Considering the global sea level curve of Grant et al. (2012) (Fig. 8d), the marine connection of the SoM at ∼134 ka BP and the disconnection during MIS 5b would occur if the sill depth of the Dardanelles Strait was below ∼ −80 m (i.e. lower than the present sill depth of −65 m) during Termination II. A similar sill depth of −84 m for the Dardanelles Strait existed during Termination I (MIS 2/MIS 1 transition), as testified by the widespread existence of paleoshorelines of the Marmara “Lake” in the form of berms and wave-cut notches, which are dated at ∼12.5 cal ka BP (Çağatay et al., 2003, 2009; Polonia et al., 2004; McHugh et al., 2008; Eriş et al., 2011). This implies that the Dardanelles Strait's sill depth during the glacial periods was deeper than that during the interglacial periods, probably due to fluvial down-cutting under a relatively low base level; the isostatic effect of increased water column on the strait's channel after the marine reconnection is estimated to be negligible because of limited width of the strait (Smith et al., 1995). The fluvial-downcutting during the glacial periods is supported by high resolution seismic data of Gökaşan et al. (2008, 2010).Although, the sapropels in the SoM, Black Sea and Mediterranean Sea are related to the same climatic events of global warming and sea level rise, the causal mechanisms and timings of their deposition in these basins were different. The sapropel deposition in the SoM (and the Black Sea) appears to have been triggered by marine flooding events, the timing of which is determined by the rate of sea level rise and the sill depth of the connecting shallow straits of Bosporus and Dardanelles at the time (Çağatay et al., 2009, 2015). The marine flooding of the fresh-brackish basins of the SoM and Black Sea would cause a density stratification of the water column, decreased renewal of deep waters and increased organic matter preservation, all leading to the sapropel formation (Çağatay et al., 2009, 2015). On the other hand, the sapropel formation in the Mediterranean is believed to have been controlled by sea level rise and precession minima, with the former causing preconditioning and prevention of deep water formation, and the latter enhanced monsoon intensity and runoff from North Africa, resulting in density stratification and stagnation (see Rohling et al., 2015 for discussion). The Mediterranean sapropels S3, S4 and S5 were formed during interstadial periods of MIS 5 (a, c, and e), whereas sapropel S6 was deposited during ∼180-171 ka BP within the glacial MIS 6 (Grant et al., 2012). Thus, MSAP2, MSAP-3 and MSAP-4 sapropels of the SoM are broadly the time equivalent of S3, S4 and S5 sapropels in the Mediterranean, but the equivalent of Mediterranean S6 sapropel should be absent in the SoM and the Black Sea, based on the considerations of the global sea level curve (Grant et al., 2012) (Fig. 8d) and the Sofular speleothem oxygen isotope data (Badertscher et al., 2011) (Fig. 8f).Although sapropels were deposited in the same interstadial sub-stages of the MIS 5 and during MIS 1 in the SoM, Black Sea and Mediterranean Sea, the timing of their formation was different in these basins. The onset of MIS 5 sapropels, MSAP-2 and MSAP-4, in the SoM is dated at 86.6, and 131.2 ka BP, while that of MSAP-3 could not only be constrained between 108.2 and 103.3 ka BP, because of its disconformable basal boundary. The sapropels S3, S4 and S5 in the Mediterranean Sea started forming at ∼85 ka BP, ∼107 ka and ∼128 ka BP, respectively (Grant et al., 2012), and the MIS 5e (Eemian) sapropel in the Black Sea at 127.6 ka BP (Wegwerth et al., 2014). Therefore, the onset ages of formation of the two SoM MIS 5 sapropels are in general 1–3 ka older than the corresponding Mediterranean sapropels of MIS 5. Similarly, the Holocene MSAP-1 sapropel started forming at 12.33 ± 0.35 (Çağatay et al., 2015), nearly 1.5 ka earlier than the Mediterranean S1 sapropel (10.8 cal yr BP; De Lange et al., 2008), ∼4 ka earlier than the onset of the formation of the Holocene Black Sea sapropel, dated at ∼8 cal yr BP (Jones and Gagnon, 1994; Bahr et al., 2005, 2006; Lamy et al., 2006). The formation of sapropels in the SoM being earlier than those in the Mediterranean sapropels does not necessarily indicate a causal link between the Black Sea outflow and the sapropel formation in the Eastern Mediterranean, as claimed by some earlier studies (Olausson, 1991; Aksu et al., 1995). They suggest that substantial freshwater outflows from glacial Black “Lake” after each marine reconnection was the trigger for sapropel formation in the Eastern Mediterranean. However, this hypothesis is now mainly discarded especially for the sapropel S1 formation, because it was demonstrated that the sea surface salinity was up to 6 psμ higher-than-present in the SoM during the deposition of S1 and that the salinity gradients indicated a southern Mediterranean freshwater source in the Levantine Basin (Sperling et al., 2003; Vidal et al., 2010). Instead, the differences in timing of the sapropel deposition in the silled SoM and Black Sea marginal basins, relative to those of the quasi-equivalent Mediterranean sapropel, are likely related to timing of establishment of the suboxic/anoxic bottom water conditions, which would in turn be controlled by the sill depth of the connecting shallow straits, rate of primary productivity, the rate and extent of sea level rise, and the size and depth of the basins. The shallow sill depths of straits would delay the marine connections, but would result in establishment of early anoxic conditions, thereby shortening the time lag between the marine connection and the onset of sapropel deposition in the marginal silled basins. Similarly, high sea levels with a rapid rise, as in the case of MIS 5e would result in early connections, but cause a delay in the sapropel formation because of the relatively effective bottom water circulation in small basins such as the SoM. This would explain the difference in the time lapse between the marine connection and the formation of sapropels during MIS 5e (MSAP-4) and Holocene (MSAP-1), which is ∼3 ka (this study) and ∼0.3 ka (Çağatay et al., 2015), respectively.As already explained in section 3.4.2, the μ-XRF Ca data, related to the endogenic carbonate production in the epilimnion of the Marmara “lake”, show good correlation with the NGRIP oxygen isotope data (NGRIP, 2004), with the increase (decrease) in Ca corresponding to Greenland Interstadials (Stadials) ( Fig. 3a–c, 8a, d). There is also a very close correlation between the TOC data of the SoM with the continental records from Lake Ohrid in Macedonia/Albania in the Balkans (i.e. TOC data of Francke et al., 2016 and pollen data of Sinopoli et al., 2018) (Fig. 8f, i, j). The SoM and Lake Ohrid are located ∼500 km apart along similar latitudes and are presently both affected by continental and Mediterranean climatic conditions. The TOC data of SoM and TOC and pollen data of Lake Ohrid show conformable sharp changes during the stadial and interstadial periods of MIS 5, with high organic productivity and preservation during the interstadial periods in both basins. The SoM data also show excellent correlation with the global sea level curve (Fig. 8d) and oxygen isotope ratio of pelagic foraminiferal data from the SE Aegean Sea (Grant et al., 2012) (Fig. 8d), surface temperature (SST) data from core ODP-977 (Martrat et al., 2007) (Fig. 8j), and benthic and planktonic oxygen isotope data from the Iberian Margin (Sanchez-Goni et al., 1999, 2005, 2012; not plotted), as well as with the pollen and TOC data of the Black Sea for MIS 5e that show warm and high precipitation conditions during 126.4–122.9 ka BP in north Anatolia (Shumilovskikh et al., 2013b; Wegwerth et al., 2014) (Fig. 8e).The authors would like to thank the scientific team of Marsite cruise, and in particular the co-chiefs, Louis Geli and Livio Ruffine, and the captains and crews of RV Pourquoi pas? The Marsite cruise was co-funded by the EC FP7 project MARSITE (grant number: 308417) “Longterm monitoring experiment in geologically active regions of Europe prone to natural hazards:the Supersite concept” under the call ENV.2012.6.4-2 and by the “Laboratoire d'Excellence” LabexMER (ANR-10-LABX-19) through the projects called MicroGaMa and MISS Marmara, and by a grant from the French government under the program “Investissements d'Avenir”. The authors also thank the two anonymous JQSR reviewers for their constructive comments that improved the paper. The authors would like to thank the scientific team of Marsite cruise, and in particular the co-chiefs, Louis Geli and Livio Ruffine, and the captains and crews of RV Pourquoi pas? The Marsite cruise was co-funded by the EC FP7 project MARSITE (grant number: 308417 ) “Longterm monitoring experiment in geologically active regions of Europe prone to natural hazards:the Supersite concept” under the call ENV.2012.6.4-2 and by the “Laboratoire d'Excellence” LabexMER (ANR-10-LABX-19) through the projects called MicroGaMa and MISS Marmara, and by a grant from the French government under the program “Investissements d'Avenir”. The authors also thank the two anonymous JQSR reviewers for their constructive comments that improved the paper.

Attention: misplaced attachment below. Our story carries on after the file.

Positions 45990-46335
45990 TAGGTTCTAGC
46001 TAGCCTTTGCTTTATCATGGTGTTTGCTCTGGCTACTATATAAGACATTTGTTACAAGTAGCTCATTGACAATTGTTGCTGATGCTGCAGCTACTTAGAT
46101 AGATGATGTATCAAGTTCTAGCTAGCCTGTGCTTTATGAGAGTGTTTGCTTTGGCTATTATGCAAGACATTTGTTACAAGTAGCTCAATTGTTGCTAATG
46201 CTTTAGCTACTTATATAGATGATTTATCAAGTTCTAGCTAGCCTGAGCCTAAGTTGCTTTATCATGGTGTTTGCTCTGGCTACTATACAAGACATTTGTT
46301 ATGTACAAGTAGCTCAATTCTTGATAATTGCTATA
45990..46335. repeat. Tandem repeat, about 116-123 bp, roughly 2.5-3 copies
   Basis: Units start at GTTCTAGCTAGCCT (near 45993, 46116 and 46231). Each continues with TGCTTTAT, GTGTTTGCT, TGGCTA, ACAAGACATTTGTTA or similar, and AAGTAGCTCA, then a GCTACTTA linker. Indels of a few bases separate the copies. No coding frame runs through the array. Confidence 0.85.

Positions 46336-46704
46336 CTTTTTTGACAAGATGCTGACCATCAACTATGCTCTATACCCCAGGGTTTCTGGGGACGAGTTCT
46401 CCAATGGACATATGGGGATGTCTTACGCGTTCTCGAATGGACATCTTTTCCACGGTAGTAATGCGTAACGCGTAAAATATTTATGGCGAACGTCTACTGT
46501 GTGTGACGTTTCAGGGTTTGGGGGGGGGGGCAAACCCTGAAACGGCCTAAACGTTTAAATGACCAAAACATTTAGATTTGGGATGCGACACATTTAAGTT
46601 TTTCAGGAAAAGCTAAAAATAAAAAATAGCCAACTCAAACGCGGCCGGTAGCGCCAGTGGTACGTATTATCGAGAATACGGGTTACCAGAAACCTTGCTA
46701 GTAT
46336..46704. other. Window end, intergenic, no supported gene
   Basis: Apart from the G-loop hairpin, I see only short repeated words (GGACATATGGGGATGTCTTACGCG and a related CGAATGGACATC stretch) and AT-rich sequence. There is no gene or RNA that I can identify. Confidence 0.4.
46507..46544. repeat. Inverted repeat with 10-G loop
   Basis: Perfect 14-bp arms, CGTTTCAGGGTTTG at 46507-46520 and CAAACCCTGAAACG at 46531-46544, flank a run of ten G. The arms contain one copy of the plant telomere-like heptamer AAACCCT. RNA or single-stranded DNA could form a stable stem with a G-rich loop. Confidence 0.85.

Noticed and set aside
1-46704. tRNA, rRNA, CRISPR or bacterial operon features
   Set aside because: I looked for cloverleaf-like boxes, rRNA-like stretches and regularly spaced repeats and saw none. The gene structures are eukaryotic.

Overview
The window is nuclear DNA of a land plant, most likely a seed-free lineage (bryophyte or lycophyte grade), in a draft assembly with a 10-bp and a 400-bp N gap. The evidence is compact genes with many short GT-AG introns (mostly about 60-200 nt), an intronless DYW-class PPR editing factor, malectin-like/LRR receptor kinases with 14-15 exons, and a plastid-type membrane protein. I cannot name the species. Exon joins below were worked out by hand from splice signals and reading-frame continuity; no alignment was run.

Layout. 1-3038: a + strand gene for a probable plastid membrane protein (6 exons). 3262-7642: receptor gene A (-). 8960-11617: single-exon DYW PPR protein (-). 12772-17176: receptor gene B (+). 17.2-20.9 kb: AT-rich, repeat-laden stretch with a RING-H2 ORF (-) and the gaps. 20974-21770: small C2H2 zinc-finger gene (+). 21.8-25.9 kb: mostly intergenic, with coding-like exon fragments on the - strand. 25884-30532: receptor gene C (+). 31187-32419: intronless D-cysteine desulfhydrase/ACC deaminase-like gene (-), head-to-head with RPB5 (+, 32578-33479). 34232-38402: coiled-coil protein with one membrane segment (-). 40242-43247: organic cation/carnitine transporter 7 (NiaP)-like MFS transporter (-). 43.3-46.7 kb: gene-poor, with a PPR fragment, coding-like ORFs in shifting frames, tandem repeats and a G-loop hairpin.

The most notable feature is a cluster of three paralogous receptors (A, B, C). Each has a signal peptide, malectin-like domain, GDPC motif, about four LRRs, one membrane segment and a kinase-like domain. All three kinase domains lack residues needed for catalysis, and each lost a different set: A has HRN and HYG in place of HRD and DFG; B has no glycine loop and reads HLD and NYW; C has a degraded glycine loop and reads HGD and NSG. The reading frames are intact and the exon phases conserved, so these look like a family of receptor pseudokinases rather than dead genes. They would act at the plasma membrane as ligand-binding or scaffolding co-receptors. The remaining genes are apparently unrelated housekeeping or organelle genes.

FundersFunder number
LabexMERANR-10-LABX-19
SE Aegean SeaODP-977
BP103.3, 8a, MSAP-4, 180-171, MSAP-3, MSAP-2
Seventh Framework Programme308417
Seventh Framework Programme
scientific team of Marsite cruise

    Keywords

    • Eastern Europe
    • Geochemical proxies
    • Late quaternary
    • Marine isotope stages 5–6
    • Paleoceanography
    • Sapropels
    • Sea of Marmara
    • Sedimentology-marine cores

    Fingerprint

    Dive into the research topics of 'The Sea of Marmara during Marine Isotope Stages 5 and 6'. Together they form a unique fingerprint.

    Cite this